This court can be insensible neither to the magnitude nor delicacy of this question. The validity of a legislative act is to be examined; and the opinion of the highest law tribunal of a State is to be revised -- an opinion which carries with it intrinsic evidence of the diligence, of the ability, and the integrity, with which it was formed. On more than one occasion, this Court has expressed the cautious circumspection with which it approaches the consideration of such questions, and has declared that in no doubtful case would it pronounce a legislative act to be contrary to the Constitution. But the American people have said in the Constitution of the United States that "no State shall pass any bill of attainder, ex post facto law, or law impairing the obligation of contracts." In the same instrument, they have also said, "that the judicial power shall extend to all cases in law and equity arising under the Constitution." On the judges of this Court, then, is imposed the high and solemn duty of protecting, from even legislative violation, those contracts which the Constitution of our country has placed beyond legislative control; and however irksome the task may be, this is a duty from which we dare not shrink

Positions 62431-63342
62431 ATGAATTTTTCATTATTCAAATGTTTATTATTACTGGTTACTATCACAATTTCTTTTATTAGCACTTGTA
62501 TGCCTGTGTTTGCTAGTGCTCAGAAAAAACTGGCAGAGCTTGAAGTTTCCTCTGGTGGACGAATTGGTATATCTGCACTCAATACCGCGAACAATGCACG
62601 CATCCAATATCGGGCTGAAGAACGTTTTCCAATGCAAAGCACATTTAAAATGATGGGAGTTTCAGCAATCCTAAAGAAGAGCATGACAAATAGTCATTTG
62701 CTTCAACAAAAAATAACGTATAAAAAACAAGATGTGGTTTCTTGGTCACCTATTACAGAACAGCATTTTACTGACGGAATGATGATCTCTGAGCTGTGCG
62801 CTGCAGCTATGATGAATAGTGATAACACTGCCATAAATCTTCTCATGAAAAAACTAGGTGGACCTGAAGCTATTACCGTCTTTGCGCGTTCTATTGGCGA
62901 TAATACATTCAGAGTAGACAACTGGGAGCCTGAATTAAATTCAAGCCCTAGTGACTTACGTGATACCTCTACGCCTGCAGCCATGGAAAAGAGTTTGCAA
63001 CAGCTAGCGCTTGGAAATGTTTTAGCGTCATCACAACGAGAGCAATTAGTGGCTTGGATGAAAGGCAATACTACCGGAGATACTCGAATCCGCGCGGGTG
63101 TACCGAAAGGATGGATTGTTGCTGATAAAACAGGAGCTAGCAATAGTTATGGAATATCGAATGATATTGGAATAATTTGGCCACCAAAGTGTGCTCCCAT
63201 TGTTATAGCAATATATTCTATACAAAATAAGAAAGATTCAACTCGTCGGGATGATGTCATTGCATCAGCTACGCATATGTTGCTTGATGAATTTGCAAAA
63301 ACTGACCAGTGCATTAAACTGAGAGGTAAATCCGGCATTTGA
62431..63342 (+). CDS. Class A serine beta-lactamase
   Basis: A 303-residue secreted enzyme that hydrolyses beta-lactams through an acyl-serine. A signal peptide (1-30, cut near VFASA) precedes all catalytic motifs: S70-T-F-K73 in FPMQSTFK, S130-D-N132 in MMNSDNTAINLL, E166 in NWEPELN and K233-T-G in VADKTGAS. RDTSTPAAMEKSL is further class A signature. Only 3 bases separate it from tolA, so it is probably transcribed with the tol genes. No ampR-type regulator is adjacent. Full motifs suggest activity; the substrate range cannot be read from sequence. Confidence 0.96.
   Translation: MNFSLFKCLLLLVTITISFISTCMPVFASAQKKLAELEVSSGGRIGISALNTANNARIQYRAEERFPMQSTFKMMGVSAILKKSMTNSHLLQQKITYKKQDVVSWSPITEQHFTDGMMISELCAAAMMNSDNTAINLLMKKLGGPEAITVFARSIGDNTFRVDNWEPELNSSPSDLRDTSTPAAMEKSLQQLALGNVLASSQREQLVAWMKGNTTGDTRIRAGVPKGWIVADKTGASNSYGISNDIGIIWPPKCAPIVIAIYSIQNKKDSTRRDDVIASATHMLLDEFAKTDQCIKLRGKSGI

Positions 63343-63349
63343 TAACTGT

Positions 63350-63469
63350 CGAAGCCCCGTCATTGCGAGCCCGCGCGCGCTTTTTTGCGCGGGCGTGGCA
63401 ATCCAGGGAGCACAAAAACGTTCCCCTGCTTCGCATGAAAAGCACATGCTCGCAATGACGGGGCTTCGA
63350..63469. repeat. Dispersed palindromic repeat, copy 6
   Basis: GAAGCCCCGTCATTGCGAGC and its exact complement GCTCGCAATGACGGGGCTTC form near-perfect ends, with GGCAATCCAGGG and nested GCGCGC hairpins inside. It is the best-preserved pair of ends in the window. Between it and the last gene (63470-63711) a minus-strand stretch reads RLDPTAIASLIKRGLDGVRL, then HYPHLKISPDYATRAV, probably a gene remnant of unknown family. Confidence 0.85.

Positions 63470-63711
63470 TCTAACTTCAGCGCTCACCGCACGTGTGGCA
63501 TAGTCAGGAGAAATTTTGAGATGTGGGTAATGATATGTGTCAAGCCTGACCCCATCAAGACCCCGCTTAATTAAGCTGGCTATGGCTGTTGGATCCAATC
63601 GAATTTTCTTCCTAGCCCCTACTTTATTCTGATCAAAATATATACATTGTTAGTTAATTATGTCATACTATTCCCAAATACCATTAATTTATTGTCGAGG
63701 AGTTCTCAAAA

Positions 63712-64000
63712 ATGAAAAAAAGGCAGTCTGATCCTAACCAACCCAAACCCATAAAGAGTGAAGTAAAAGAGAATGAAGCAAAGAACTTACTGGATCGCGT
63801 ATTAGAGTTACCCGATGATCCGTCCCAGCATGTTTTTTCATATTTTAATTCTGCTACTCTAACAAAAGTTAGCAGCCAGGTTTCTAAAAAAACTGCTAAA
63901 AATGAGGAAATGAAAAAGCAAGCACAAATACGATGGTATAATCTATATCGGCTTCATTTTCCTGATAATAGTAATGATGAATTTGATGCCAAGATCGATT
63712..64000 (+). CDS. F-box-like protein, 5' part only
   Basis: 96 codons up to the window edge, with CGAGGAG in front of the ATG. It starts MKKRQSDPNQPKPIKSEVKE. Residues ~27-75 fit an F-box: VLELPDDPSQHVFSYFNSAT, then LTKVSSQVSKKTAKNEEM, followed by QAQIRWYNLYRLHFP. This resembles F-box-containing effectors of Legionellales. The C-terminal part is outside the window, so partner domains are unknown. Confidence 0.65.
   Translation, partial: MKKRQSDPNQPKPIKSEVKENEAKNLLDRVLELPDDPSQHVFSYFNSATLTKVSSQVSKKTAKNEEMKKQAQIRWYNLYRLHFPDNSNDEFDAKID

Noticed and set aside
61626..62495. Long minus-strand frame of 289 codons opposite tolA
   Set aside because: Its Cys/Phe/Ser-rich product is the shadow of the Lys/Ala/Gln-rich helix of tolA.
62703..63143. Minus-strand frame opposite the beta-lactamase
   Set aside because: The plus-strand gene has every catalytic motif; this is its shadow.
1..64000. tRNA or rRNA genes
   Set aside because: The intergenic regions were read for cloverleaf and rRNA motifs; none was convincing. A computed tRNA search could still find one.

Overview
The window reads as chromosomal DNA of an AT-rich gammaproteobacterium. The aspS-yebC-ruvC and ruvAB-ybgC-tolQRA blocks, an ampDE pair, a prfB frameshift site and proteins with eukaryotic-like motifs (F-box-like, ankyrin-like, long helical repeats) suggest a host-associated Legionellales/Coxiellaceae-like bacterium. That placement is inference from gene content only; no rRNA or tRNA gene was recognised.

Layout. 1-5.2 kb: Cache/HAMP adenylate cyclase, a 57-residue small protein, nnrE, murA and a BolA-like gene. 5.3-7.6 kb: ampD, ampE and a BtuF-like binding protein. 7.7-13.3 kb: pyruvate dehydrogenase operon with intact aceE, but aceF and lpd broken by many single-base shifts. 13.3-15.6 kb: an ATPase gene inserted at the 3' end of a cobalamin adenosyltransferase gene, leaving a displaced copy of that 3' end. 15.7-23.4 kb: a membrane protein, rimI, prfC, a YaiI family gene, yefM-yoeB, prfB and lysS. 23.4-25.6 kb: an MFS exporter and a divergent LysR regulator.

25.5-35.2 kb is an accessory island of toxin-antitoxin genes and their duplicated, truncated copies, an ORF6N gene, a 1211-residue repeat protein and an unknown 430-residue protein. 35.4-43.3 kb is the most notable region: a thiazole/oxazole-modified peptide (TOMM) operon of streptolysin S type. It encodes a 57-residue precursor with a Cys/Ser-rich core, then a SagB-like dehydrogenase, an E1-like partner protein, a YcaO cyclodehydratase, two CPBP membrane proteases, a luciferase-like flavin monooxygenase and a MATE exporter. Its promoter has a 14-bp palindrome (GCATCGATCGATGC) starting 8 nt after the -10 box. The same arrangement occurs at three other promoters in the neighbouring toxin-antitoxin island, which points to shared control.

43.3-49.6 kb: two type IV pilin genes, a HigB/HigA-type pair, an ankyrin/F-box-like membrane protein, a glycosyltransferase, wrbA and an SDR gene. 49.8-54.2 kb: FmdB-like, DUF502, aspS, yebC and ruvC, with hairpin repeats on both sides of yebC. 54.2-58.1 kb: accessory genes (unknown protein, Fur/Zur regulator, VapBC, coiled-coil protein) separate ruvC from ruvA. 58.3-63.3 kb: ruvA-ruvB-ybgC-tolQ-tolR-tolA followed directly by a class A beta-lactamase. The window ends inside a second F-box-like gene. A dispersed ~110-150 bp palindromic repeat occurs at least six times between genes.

The title of the plaintiffs originates in a charter dated the 13th day of December, in the year 1769, incorporating twelve persons therein mentioned, by the name of "The Trustees of Dartmouth College," granting to them and their successors the usual corporate privileges and powers, and authorizing the Trustees, who are to govern the college, to fill up all vacancies which may be created in their own body.